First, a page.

Imagine the following scenario: a couple is enjoying a romantic dinner at a candlelit restaurant, staring lovingly into each other’s eyes, electricity in the air, along with the aroma of a gourmet meal. Then suddenly, a sound interrupts the scene. A heartbeat? A piano? Nope. It’s a pager, and one of them has to leave.
When it comes to dating doctors, this scene is all too familiar. In fact, a recent survey showed a majority of physicians expressed difficulty in separating job and love. Whether you’re a physician dating a non-physician or vice-versa, you are inevitably going to come across various obstacles.
So to help both partners establish realistic expectations, here are a few things you should be aware of.
Time is not on the doctor’s side
The timetable of a resident is dictated by their program—when they arrive to work, when they can leave, eat, use the bathroom, their holidays and everything in between. Thus, dating doctors can mean shortened dates, and even cancelations at the last minute. It’s not because they don’t care, it’s just a physician is never truly going to leave the hospital until all bases are covered and their patients are fully cared for. It is in our DNA right next to washing our hands 40 times a day.
Tardiness is inevitable
Inevitably, the time we agree to meet you is based on the assumption things will go perfectly. But more often than not, the day will get complicated by code blues, rapid responses, and admissions. We don’t want to make you wait, but the rule of thumb is always give a 45-minute cushion—even if this allows us to shower after getting home (which is also in your best interest).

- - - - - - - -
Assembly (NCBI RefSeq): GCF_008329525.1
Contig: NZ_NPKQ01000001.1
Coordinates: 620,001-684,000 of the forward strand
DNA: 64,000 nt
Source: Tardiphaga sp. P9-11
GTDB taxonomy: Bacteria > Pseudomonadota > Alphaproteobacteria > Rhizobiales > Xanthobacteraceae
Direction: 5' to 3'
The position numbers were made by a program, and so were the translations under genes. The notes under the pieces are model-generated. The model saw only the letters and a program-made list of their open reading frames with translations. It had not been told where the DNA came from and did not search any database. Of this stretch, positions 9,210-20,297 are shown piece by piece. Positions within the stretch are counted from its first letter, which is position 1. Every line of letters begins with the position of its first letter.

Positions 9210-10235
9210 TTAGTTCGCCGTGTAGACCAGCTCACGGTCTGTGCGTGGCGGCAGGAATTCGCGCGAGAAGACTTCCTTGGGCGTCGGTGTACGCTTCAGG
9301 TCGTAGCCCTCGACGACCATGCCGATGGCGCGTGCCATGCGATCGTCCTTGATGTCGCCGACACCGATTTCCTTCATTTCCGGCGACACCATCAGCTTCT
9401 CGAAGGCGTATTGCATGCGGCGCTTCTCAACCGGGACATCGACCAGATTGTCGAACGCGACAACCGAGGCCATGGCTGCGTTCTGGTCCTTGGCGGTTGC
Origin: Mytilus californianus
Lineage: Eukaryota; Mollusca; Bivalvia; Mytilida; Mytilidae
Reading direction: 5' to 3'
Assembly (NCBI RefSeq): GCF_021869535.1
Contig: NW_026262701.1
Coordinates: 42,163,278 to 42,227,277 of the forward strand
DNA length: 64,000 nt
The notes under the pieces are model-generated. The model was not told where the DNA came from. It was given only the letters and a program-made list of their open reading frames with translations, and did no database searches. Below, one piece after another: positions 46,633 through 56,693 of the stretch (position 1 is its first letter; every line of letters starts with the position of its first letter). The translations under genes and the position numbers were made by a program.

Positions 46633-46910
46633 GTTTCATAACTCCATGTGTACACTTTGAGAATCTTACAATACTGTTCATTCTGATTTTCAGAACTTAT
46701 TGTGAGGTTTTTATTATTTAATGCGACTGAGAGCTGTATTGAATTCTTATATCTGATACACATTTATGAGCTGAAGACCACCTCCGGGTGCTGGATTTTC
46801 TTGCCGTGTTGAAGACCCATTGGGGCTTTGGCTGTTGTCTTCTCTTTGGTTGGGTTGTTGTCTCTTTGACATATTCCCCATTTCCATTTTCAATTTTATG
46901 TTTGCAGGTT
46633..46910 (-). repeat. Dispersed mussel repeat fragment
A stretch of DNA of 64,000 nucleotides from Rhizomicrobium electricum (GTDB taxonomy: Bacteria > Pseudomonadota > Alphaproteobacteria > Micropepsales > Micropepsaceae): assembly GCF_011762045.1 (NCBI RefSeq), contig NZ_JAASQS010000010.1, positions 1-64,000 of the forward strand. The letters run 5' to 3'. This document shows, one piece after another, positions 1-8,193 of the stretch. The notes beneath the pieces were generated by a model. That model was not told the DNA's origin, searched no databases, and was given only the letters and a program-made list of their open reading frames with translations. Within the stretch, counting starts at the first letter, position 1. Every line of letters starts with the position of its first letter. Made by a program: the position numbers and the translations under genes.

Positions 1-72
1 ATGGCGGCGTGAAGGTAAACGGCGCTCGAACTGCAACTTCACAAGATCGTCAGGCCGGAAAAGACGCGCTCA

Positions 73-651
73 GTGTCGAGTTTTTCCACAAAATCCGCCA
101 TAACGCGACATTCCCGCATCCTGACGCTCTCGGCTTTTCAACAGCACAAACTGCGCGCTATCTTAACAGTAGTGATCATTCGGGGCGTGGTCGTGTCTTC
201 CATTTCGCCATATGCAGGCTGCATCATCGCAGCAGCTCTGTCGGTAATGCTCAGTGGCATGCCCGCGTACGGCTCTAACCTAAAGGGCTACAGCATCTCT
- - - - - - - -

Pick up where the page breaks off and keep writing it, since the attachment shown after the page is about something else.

And so is insatiable hunger
During their day, a physician will forget little things such as eating, using the bathroom, and drinking water. So in case we attack the burrito at dinner, please forgive us. In fact, the nicest thing someone ever did for me was send me lunch at the hospital that fit in my lab coat.
Falling asleep is not insulting
Do not take it personally when your resident is unable to stay awake. Instead, keep in mind they are chronically sleep-deprived due to a combination of long hours caring for patients and caffeine abuse. Just remember, they could be home actually sleeping but they made the effort to see you. It’s the thought that counts!
Fork, knife, spoon, and cell phone
Although I’m personally not a fan of brining the cell phone to dinner, a resident will have trouble straying far from theirs. Residents use their phones to get in touch with their colleagues and keep tabs on their patients. Over time, as they progress in their careers, they will be less touch-screen–happy. But in the meantime, you can be assured they aren’t checking the Giants score, or texting their BFFs.